Log out of your Google account!

Google offers so many services and personalisation that it is tempting to log in and not bother logging out. You first connect to Google via your Personalised Home Page, look at your RSS feeds in Google Reader, and then do some Blogger work. You know that you are going to be working on one of your Google Documents so no point in logging out. If, like me, you spend most of your time working at home that is no big deal. No-one else, apart from your SO or the sprogs, are going to mosey on in to your Google ‘space’. (Actually – it might be a seriously big deal but we won’t go into the ramifications of that).

If you are at work, however, where everyone grabs a free terminal wherever and whenever they can, you could find yourself in deep doo-doo. Your arch rival, who is threatening to overtake you on the scrabble up the corporate greasy pole, fires up Google intending to read their own Google Mail but discovers that they can access yours instead – and everything else!. Google does not time you out – and neither does My Yahoo which has a similar set-up. As well as reading all that you have been up to over the last year or so, they could sabotage your account by enabling the search history and conducting “unsavoury” searches and …. well, it doesn’t require much imagination to envisage what could happen.

This can, though, work in reverse. Set up a blemish free Google account with search history enabled, log in, leave it and wait for people to pounce on your unoccupied PC for their lunch-time surfing. Amazing what you could discover. This occurred to me after Phil Bradley and I had given our ‘De-mystifying Web 2.0’ presentation at the LIS last week in Birmingham. I had logged on to my demo Google account but completely forgot to log out at the end. As I went up to the podium on a damage limitation exercise I saw one of the afternoon presenters Googling away. As soon as I was home I went in to my Google account to have a look at what he had been researching. I regret to say that it was all very boring – North Carolina State University :-(

Better luck next time.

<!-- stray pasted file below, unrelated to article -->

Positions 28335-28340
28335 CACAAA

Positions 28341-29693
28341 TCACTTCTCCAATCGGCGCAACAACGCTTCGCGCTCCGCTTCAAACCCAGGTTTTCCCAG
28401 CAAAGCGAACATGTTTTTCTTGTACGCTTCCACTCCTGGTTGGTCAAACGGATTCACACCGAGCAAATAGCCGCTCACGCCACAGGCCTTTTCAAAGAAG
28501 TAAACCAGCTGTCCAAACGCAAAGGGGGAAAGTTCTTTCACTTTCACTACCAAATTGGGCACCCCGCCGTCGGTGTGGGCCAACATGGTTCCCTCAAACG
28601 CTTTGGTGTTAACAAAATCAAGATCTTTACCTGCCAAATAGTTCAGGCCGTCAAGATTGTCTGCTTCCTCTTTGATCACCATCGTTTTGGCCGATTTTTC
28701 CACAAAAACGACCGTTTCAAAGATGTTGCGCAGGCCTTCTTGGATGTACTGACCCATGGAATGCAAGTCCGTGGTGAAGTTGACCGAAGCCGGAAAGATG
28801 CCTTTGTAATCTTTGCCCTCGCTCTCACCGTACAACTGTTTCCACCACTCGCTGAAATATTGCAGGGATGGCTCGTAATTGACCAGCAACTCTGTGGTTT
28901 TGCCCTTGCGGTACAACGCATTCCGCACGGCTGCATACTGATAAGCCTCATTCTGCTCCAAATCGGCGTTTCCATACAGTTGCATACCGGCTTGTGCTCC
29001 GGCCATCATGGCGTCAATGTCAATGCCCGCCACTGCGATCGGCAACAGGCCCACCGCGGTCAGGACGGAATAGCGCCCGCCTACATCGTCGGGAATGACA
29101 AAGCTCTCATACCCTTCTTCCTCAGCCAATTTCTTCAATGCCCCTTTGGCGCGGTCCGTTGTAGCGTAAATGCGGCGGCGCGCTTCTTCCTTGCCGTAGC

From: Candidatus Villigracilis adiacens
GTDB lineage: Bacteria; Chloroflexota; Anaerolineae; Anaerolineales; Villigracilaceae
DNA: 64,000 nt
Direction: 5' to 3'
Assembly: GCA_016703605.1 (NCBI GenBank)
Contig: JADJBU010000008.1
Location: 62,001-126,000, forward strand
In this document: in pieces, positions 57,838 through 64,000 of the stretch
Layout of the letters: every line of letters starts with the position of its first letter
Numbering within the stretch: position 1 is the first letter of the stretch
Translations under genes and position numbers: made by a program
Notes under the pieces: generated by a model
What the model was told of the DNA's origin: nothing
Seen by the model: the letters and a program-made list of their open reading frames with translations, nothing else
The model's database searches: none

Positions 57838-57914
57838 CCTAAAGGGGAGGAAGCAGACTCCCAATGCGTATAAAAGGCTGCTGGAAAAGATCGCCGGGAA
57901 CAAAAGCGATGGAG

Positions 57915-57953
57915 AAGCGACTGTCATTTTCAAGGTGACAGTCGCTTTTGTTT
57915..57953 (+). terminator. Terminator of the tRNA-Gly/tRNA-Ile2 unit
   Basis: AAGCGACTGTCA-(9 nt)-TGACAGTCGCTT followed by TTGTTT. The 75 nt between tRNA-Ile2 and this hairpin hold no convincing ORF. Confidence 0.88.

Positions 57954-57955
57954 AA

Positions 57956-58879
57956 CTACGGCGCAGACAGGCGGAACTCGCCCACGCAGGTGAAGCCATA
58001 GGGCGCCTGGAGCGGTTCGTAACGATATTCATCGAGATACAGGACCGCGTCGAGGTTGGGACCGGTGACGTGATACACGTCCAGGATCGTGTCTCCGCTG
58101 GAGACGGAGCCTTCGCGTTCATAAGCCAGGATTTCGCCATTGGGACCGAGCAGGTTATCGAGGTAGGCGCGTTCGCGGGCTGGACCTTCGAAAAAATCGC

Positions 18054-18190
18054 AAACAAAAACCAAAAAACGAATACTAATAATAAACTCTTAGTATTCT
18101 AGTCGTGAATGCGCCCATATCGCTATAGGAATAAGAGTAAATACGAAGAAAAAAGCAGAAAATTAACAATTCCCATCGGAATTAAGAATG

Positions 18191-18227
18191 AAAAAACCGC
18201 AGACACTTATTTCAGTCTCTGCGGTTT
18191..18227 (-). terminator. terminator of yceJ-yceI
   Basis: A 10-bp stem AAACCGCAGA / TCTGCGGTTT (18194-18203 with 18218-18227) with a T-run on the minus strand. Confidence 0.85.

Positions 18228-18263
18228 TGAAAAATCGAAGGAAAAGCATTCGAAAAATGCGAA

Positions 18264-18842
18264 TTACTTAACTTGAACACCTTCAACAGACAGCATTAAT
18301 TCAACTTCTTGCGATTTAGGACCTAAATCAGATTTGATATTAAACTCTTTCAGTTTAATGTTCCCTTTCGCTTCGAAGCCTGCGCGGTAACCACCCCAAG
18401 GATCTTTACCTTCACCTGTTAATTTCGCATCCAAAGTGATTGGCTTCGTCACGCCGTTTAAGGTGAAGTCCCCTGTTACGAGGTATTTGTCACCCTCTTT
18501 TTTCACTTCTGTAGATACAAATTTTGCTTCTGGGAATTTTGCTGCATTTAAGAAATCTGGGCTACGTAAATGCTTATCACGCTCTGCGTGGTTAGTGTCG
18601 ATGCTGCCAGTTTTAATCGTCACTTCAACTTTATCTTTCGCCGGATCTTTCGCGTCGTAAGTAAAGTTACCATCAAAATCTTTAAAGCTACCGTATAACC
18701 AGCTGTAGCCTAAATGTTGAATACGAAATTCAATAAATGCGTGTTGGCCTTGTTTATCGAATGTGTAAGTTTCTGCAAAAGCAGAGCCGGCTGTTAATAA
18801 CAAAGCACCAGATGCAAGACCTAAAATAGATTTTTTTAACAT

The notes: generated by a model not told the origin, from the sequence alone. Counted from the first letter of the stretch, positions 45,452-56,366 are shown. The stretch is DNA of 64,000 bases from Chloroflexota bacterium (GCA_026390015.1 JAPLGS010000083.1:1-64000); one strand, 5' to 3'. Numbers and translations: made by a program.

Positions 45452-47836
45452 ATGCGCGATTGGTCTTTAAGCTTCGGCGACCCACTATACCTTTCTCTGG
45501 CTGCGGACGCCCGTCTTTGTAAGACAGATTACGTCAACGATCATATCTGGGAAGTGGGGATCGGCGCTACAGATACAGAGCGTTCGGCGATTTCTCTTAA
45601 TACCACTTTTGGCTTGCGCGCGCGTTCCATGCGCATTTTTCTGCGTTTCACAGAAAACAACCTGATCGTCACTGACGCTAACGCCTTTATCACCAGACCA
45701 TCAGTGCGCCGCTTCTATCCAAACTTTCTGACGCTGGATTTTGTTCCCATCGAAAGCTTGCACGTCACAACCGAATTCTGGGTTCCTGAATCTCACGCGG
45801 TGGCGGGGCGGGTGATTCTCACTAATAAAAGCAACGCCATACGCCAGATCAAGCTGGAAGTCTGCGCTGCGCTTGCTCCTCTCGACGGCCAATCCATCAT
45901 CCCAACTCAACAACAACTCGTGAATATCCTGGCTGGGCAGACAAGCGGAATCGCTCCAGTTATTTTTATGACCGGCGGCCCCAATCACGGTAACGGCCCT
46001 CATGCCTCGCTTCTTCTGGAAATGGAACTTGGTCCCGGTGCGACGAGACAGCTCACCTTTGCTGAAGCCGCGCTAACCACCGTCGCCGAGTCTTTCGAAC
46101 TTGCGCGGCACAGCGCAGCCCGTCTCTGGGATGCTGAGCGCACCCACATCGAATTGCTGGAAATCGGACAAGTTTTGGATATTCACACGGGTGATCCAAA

Blog Bling

Phil Bradley has already reported briefly on the double act that he and I performed at the Web 2.0 Forum at the Library and Information show in Birmingham last week. There are no Powerpoints because we made it up as we went along – OK, not strictly true. We discussed via email the areas of web 2.0 ‘stuff’ we would each cover, and decided to adapt our presentations depending on what the other person had just mentioned. It worked! And it was great fun. Phil kicked off with his favourite Web 2.0 stuff (Pageflakes) and instead of going straight into social bookmarking I found myself talking about My Yahoo and Google’s personalised home page (about which there is a warning post from me later). Towards the end, Phil waxed lyrical about all the widgets and gizmos that can add pizazz to your blog, calling them “bling for your blog”. It is barely one week on from that presentation and I am already reading and hearing people call it ‘Blog Bling’.

So what is your favourite blog bling?

ZoomInfo fails to address quality issues

ZoomInfo has updated its business and people search engine. For those unfamiliar with the service, ZoomInfo searches and provides information on 35 million ‘people’ and 3.4 million companies. Unlike most conventional company and people directories, though, the information is gathered and compiled automatically by what it calls a semantic search engine. Content can be edited and corrected by the subject themselves, but you have to pay for at least a trial subscription in order to do it. ZoomInfo is free for basic information and advertiser supported. For full access you can upgrade to a ZoomExec account for USD 99 a month, and the full PowerSearch option costs from USD 3,950/year.

I have been attempting to carry out a proper evaluation for some time on behalf of various clients, and the redesigned site encouraged me to pay for a week’s trial at USD 19.99 for the ZoomExec service. I should make it clear right now, that I started this evaluation with a totally negative opinion of the service. My previous experiences of ZoomInfo in terms of quality have not been good and I regret to have to say that the upgrade has not changed my opinion.

The home page features three tabs – company searches, people searches and job searches via content from Indeed. There is also a tag cloud representing popular keywords used in searches on ZoomInfo. Company search and people searches by name are ad-supported: searches by keywords, job titles and other criteria are part of the priced services. One always starts an evaluation such as this using standard test searches on something or someone you know. Inevitably, then, I first did a search on myself. It found 22 people, or rather profiles. These profiles are compiled from web pages found by ZoomInfo and grouped together. Some of the profiles refer to the same person (there were four for me when I looked) but it is amazing how wrong ZoomInfo can be and that it can miss so much relevant and correct information that is out on the web.